There was also [longtime basketball coach] Bobby Verdun, who [plays] Coach Bobby and was on set at all times giving us coaching lines, helping us with the realism of the part. That was really wonderful as well. So, we engaged with anybody we could that knew the real deal, and Adam was dedicated to getting it right.

One thing that stood out to me, though, was that this was also Juancho’s first acting role, and I thought he was, you know, really impressive. How did you go about the process of approaching and casting him for this role?

We saw a bunch of people. I work with an acting coach named Noelle Gentile. The original team, it was Adam’s team, and then I had Noelle and Jeremy Yaches who produces all of my films. We went through the same process in casting the basketball players that we did in casting [Zagar’s 2018 film] We the Animals and the young boys in that movie. They were also people who hadn’t acted before. Noelle has this uncanny ability to get the essence and the magic of a person to pop on screen in a way that I’ve never seen before.

When we saw Juancho, we knew that he was the right guy and that we had a movie because of him. It was like, once you had Bo Cruz, the movie could come together. Once we saw Juancho and his innate acting talent and what him and Noelle could do together, we were off to the races.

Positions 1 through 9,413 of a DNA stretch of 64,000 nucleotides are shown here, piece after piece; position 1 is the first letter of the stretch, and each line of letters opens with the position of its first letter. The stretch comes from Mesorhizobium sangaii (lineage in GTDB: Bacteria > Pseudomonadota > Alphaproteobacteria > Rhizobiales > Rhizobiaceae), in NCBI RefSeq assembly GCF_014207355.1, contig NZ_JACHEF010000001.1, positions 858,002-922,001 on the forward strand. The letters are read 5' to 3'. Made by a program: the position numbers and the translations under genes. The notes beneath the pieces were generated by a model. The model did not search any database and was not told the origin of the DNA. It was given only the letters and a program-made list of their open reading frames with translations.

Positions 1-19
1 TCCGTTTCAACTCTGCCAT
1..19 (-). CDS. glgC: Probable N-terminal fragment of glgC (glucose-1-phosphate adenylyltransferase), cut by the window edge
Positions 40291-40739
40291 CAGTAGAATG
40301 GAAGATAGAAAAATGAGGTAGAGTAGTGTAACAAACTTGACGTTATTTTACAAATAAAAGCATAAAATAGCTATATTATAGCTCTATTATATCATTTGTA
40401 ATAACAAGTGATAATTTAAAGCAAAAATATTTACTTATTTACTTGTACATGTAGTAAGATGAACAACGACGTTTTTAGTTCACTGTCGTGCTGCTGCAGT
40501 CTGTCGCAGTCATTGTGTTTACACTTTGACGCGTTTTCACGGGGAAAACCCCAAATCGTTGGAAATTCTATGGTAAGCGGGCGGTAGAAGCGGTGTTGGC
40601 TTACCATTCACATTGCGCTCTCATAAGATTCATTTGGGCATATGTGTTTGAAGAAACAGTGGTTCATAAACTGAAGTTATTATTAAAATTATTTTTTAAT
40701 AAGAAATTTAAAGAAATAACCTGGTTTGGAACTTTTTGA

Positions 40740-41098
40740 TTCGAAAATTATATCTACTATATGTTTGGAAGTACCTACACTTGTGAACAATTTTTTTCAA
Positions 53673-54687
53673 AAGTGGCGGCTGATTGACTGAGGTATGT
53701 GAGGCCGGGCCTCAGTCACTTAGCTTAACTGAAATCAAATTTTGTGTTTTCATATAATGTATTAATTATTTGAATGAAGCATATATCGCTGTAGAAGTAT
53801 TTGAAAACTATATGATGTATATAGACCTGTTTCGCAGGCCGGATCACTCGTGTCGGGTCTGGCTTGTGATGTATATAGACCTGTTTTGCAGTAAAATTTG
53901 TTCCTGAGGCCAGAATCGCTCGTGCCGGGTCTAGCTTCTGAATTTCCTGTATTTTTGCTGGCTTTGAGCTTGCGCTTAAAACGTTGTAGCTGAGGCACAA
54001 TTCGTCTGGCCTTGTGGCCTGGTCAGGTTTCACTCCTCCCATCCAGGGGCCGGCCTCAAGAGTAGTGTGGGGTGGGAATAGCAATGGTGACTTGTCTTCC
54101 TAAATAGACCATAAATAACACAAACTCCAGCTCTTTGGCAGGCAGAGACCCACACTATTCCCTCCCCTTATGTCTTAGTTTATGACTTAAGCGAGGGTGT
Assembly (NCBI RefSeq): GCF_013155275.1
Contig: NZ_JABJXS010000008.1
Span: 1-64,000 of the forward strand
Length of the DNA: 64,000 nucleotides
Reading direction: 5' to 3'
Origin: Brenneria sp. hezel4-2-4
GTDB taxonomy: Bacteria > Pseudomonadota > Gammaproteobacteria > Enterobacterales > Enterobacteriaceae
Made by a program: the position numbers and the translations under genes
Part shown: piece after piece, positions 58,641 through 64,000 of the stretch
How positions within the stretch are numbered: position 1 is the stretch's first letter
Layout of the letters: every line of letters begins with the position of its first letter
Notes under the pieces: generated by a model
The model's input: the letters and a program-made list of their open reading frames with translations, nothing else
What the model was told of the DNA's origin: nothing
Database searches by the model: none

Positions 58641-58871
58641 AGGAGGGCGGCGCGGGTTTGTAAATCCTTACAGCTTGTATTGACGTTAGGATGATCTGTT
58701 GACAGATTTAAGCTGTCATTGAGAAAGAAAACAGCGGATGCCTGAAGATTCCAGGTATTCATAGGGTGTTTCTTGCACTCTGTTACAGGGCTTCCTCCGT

There were so many cameos or other NBA personnel appearances in this film. I was trying to keep note of them while I was watching, and that turned out to be pretty challenging with just how many they were, and some of them were deep cuts, like, not just superstars but scouts or front office personnel. Even your average fan might not recognize that flash to Jose Calderon or Dave Joerger coming out that tunnel. How did getting all those appearances come together?

Well, because of LeBron [James] and SpringHill [Entertainment], because of Adam, because of Dell, because of Joe Vecsey and Barry Bernardi and Zack Roth and Spencer [Beighley], we had these tentacles reaching in every direction. Kim Coleman, our casting director, trying to get all the basketball players that we could for the movie, and especially the Philly-centric ones, especially people like Allen Iverson and Dr. J. I mean, what a miracle it is that they’re in this movie.

In terms of having all these guys, all these NBA players and coaches and whatnot on set, who stood out as really fun to work with?

They were all cool. I mean, look, Boban [Marjanovic] is the coolest dude who has ever existed. He is the sweetest and funniest and most film-loving person I’ve ever met. Anthony Edwards is an incredible talent and a natural actor like I’ve never seen before. His innate charisma is just incredible. Dr. J was the most incredible gentleman you’ve ever met. Kenny Smith was wonderful. You know, they’re all just beautiful people. There wasn’t a single basketball player that I met that wasn’t the sweetest, and that was a really refreshing feeling.